Dry-Aged Prime Rib
0 made it | 0 reviews |
"If you're thinking about dry-aging your own prime rib of beef for the holidays, start here. After lots of research, I decided I'd have to age the beef at least 30 days for any noticeable change in flavor; it ended up going for 42 days before baking. The meat came out extremely juicy and tender but somehow never developed that funky fermented flavor I wanted. It might've tasted a bit more concentrated, though, after having lost 2 pounds of water weight."
Added to shopping list. Go to shopping list.
Ingredients3 h 50 m servings 422
Original recipe yields 20 servings (1 8-pound roast)
- Dissolve kosher salt in water and use it to wipe down the prime rib. Pour enough sea salt over a rimmed sheet pan to cover it completely; sprinkle pink salt on top. Place a roasting rack over the salt. Place prime rib on the rack and refrigerate at 34 to 38 degrees F (1 to 3 degrees C), uncovered, 30 to 40 days.
- Remove prime rib from the fridge. Trim off fat as needed. Transfer the rack into a roasting pan and place prime rib on top. Spray the surface with water and season generously with kosher salt. Refrigerate 24 to 48 hours to let meat absorb salt.
- Remove prime rib from fridge and cover loosely with aluminum foil. Let warm up slightly, 1 1/2 to 2 hours.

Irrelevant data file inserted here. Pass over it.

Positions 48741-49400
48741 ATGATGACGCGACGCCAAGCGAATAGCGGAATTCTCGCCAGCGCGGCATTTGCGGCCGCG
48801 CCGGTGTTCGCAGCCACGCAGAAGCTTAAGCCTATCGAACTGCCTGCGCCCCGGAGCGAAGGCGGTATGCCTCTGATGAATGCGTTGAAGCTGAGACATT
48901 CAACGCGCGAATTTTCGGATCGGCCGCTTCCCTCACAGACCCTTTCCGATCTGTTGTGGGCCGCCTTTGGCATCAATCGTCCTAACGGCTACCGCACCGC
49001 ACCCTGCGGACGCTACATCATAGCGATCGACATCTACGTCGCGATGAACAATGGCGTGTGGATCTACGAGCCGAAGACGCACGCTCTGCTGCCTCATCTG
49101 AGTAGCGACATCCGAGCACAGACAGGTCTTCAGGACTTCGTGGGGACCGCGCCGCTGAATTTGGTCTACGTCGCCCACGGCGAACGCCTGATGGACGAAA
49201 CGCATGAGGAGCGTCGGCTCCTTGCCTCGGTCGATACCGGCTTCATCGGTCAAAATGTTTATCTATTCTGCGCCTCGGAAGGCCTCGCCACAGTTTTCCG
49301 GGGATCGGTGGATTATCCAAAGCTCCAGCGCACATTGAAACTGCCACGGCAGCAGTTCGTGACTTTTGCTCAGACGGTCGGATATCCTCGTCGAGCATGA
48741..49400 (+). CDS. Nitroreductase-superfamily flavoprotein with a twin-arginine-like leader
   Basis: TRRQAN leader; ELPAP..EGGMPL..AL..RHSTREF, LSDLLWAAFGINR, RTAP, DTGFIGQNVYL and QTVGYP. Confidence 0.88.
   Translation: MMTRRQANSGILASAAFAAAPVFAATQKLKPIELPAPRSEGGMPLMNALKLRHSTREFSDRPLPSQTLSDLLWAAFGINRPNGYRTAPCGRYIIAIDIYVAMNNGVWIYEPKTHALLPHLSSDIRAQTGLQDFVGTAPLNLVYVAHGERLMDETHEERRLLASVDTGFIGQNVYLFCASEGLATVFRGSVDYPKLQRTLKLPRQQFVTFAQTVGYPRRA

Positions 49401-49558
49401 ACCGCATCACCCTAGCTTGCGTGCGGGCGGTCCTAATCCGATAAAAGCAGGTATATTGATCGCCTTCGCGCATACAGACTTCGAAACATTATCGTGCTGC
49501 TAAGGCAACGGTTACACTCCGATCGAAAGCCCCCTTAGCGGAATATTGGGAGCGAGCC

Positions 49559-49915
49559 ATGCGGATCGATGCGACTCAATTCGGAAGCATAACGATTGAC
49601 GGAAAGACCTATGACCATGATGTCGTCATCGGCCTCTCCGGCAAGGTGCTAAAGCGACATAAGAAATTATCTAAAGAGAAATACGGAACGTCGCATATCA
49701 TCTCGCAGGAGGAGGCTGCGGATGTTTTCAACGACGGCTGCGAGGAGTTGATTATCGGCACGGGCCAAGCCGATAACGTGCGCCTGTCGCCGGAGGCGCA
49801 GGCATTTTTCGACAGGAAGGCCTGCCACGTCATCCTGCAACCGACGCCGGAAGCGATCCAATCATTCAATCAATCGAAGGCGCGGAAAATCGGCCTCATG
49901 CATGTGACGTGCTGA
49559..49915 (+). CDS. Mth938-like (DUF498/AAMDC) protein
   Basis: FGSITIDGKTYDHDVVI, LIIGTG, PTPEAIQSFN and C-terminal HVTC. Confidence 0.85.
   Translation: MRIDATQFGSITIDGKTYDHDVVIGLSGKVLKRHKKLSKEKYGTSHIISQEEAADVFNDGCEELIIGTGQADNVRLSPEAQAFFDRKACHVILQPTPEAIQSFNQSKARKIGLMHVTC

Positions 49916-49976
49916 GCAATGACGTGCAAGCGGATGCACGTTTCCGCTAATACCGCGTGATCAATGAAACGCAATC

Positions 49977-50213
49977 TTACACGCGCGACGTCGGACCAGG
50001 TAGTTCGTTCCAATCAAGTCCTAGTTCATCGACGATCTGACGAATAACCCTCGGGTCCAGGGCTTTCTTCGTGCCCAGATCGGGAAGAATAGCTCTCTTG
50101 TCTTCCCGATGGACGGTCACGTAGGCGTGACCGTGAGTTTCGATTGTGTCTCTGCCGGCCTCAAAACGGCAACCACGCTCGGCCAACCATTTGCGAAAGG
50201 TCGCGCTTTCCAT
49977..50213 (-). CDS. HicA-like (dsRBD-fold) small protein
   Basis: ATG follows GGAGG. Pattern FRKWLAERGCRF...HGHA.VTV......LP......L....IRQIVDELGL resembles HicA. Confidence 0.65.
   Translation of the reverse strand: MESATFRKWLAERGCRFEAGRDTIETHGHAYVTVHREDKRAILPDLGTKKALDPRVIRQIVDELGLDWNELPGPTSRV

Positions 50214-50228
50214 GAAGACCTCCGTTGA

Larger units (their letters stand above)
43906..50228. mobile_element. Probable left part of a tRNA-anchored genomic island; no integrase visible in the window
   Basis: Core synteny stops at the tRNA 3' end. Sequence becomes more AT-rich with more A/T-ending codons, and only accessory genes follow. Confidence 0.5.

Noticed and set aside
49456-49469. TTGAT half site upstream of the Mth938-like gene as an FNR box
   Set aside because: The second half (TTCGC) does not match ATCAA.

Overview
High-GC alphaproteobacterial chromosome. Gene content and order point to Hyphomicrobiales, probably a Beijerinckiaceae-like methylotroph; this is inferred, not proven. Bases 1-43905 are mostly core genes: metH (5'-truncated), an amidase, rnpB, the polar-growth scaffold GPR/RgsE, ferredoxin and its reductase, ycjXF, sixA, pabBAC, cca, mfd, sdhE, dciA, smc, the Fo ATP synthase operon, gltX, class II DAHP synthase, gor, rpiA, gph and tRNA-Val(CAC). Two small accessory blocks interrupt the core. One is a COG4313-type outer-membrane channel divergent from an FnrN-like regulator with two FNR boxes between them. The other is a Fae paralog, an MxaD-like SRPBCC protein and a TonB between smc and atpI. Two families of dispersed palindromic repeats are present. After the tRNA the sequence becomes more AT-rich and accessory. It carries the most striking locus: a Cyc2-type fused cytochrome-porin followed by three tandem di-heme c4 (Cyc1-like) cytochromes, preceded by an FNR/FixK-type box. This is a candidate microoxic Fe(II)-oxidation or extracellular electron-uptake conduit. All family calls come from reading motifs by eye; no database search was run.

- Preheat oven to 500 degrees F (260 degrees C). Insert a probe thermometer into the prime rib.
- Roast in the preheated oven for 20 minutes. Reduce temperature to 300° F (150° C). Bake for about 90 minutes, or until desired doneness is reached, 125° F (52° C) for rare, 130° F (54° C) for medium-rare, or 135° F (57° C) for medium. Let rest for 30 minutes before slicing.
You might also like
- Chef's Notes:
- Make sure to use only bone-in prime rib. Optional: before trimming, cut off a slice of meat and pan-fry to desired doneness to determine how much fat you want to trim.
- You can attach a probe thermometer to the refrigerator to ensure the temperature is stable. A fan fridge would also help.
- Feel free to not insert your probe thermometer until the 300-degree bake if your thermometer can't take the high heat.
- Save the rendered beef fat for this authentic Yorkshire pudding recipe.
- Editor's Note:
- Nutrition data for this recipe includes the full amount of salt used for dry-aging. The actual amount of salt consumed will vary.
Per Serving: 422 calories; 36.6 0 21.4 85 11191 Full nutrition